Alternative source is a must
UNDENIABLY true a nation, mired in unending crisis and courting disaster with alarming frequency and desperate to chart out a road map for progress, development and self-sufficiency, must focus its attention on two core issues: education and electricity. Steeped in a culture of ignorance and bad politics, our leaders and bureaucrats have long discarded these two primary objectives simply because of lack of vision, competence and vested interest.
Electricity is the driving force behind economic progress. There is hardly any sector or person that can do without electricity. Even the farmer in the remotest village wants electricity for irrigation purposes. In the face of acute shortage of power, the pent up resentment of the people is likely to burst into widespread protests spilling into rallies, clashes and even ransacking of public properties.
With power demand now reaching 5050 MW that will shoot up to 5400 MW in early June, against a generation capacity of 4184 MW at the maximum despite commissioning of a "spur line" to boost gas pressure in Jalalabad gas field there has been no appreciable increase in power generation.
The introduction of daylight saving scheme that is being talked about during the last few days might cut down about 250 MW as reports indicated. But that is still a conjecture only. As indications are available, PDB might get only 300 MW from 16 medium and large power plant projects initiated during the last CTG's tenure stipulated to generate 742 MW from early June. All these ominous signals give the impression that peoples' suffering will see no end in the near future
With load shedding shooting up to 1800 to 2000 MW since May. The proposal placed before the P.M by a delegation of knit wear manufacturers as reported in the newspaper for allowing immediate import of 5000 diesel generators to be installed in their factory premises with facilities of providing excess power to the national grid after meeting their needs seems to be a way out to augment the present crisis situation.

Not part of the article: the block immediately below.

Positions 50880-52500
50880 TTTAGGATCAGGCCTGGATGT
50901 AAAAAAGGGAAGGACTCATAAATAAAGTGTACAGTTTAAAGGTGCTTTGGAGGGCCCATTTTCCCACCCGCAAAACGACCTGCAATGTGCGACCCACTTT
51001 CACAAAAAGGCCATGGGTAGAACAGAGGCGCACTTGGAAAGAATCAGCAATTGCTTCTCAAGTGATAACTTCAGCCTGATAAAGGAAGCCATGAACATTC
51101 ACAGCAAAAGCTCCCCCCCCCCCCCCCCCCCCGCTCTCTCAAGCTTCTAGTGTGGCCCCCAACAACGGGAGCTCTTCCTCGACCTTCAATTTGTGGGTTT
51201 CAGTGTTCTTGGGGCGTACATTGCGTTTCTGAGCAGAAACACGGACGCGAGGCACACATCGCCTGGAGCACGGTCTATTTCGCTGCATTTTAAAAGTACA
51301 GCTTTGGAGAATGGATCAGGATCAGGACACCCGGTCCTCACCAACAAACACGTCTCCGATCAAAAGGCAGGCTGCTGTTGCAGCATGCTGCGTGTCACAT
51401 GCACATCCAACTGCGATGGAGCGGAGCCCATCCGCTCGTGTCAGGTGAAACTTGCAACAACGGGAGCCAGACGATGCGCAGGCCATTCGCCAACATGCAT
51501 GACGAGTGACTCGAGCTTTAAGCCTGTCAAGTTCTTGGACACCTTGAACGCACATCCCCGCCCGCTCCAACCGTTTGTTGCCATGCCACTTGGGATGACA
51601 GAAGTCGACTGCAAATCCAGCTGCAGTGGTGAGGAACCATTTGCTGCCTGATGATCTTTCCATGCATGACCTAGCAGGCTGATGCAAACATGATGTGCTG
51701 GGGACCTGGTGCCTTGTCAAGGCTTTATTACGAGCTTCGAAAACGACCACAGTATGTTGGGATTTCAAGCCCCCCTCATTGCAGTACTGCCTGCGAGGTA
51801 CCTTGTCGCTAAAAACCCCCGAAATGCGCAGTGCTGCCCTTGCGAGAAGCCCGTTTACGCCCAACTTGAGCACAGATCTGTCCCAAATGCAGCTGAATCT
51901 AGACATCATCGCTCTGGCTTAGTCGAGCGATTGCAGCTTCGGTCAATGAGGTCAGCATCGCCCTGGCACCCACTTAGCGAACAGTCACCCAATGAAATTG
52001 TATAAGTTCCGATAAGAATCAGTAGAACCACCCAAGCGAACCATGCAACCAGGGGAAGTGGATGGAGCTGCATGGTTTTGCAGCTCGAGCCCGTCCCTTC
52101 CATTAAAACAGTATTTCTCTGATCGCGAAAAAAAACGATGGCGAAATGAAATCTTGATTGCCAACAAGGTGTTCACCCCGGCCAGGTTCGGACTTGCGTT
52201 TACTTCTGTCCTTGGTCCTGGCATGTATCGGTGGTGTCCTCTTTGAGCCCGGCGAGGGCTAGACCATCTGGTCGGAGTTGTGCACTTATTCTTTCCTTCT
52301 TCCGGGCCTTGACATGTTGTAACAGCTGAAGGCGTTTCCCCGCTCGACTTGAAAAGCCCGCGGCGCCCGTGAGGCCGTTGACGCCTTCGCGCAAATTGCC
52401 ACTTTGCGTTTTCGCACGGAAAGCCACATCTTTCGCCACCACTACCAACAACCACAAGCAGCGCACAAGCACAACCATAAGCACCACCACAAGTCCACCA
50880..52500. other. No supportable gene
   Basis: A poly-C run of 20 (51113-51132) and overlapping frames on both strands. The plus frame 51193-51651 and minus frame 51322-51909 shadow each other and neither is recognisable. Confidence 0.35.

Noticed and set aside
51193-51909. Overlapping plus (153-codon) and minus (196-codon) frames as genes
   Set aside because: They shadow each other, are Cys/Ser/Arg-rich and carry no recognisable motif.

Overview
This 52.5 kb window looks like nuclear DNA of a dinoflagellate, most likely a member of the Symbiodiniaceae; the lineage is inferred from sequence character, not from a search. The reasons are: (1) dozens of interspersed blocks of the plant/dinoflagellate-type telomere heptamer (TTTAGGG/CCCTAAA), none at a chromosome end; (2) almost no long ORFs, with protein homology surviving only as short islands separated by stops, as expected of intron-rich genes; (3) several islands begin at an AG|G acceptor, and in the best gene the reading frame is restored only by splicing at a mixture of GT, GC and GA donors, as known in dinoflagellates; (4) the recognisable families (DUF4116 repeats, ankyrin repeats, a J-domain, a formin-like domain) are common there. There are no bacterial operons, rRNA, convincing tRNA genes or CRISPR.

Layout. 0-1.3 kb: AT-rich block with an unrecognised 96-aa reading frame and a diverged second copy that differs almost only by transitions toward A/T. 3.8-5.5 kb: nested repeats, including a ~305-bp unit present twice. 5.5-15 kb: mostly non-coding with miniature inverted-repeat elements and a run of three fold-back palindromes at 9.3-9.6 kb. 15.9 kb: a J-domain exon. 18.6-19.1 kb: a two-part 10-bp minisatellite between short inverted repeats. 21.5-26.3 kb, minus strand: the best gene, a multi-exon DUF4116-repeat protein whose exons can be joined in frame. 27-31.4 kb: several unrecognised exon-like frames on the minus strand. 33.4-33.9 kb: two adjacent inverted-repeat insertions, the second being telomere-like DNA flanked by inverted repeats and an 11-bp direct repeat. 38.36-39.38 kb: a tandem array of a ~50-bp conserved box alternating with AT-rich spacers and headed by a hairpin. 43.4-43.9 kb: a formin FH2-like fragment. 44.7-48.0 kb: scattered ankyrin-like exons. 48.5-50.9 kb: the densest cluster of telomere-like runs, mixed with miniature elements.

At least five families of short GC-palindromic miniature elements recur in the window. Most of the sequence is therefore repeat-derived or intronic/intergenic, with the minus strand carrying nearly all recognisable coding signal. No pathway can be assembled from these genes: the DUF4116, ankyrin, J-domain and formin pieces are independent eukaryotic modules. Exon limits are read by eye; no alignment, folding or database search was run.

As a long term solution, people in the country lend their support to the P.M's contention for setting up coal fired power plants in the northern part of Bangladesh because of the availability of coal in that region and a power plant in Bhola as gas has been found there.
It is time now to tap the alternative and benign sources of energy. With the experiences of global energy crisis still fresh in public mind, search for renewable sources like all must conduct solar, wind and tidal wave making concerted effort to achieve self-sufficiency in power. This is especially true for Bangladesh where conventional sources of energy are scarce and gas, as the vital natural source so long touted to be a big reserve is drying up.
Without any contradiction, availability of energy in the form of electricity is very important for industrial growth, export viability and irrigation power to attain food self-sufficiency other than meeting the day-to-day needs.
Encouragingly, renewable energy sources like solar, wind, biogas, hydro, wave and tidal energy, which are inexhaustible and available in abundance throughout the year, can play a vital role in augmenting the energy crisis appreciably. The biggest facility and benefits from tapping such sources arises from the fact that they need no major maintenance, have no pollution hazard, and can be used in isolated areas.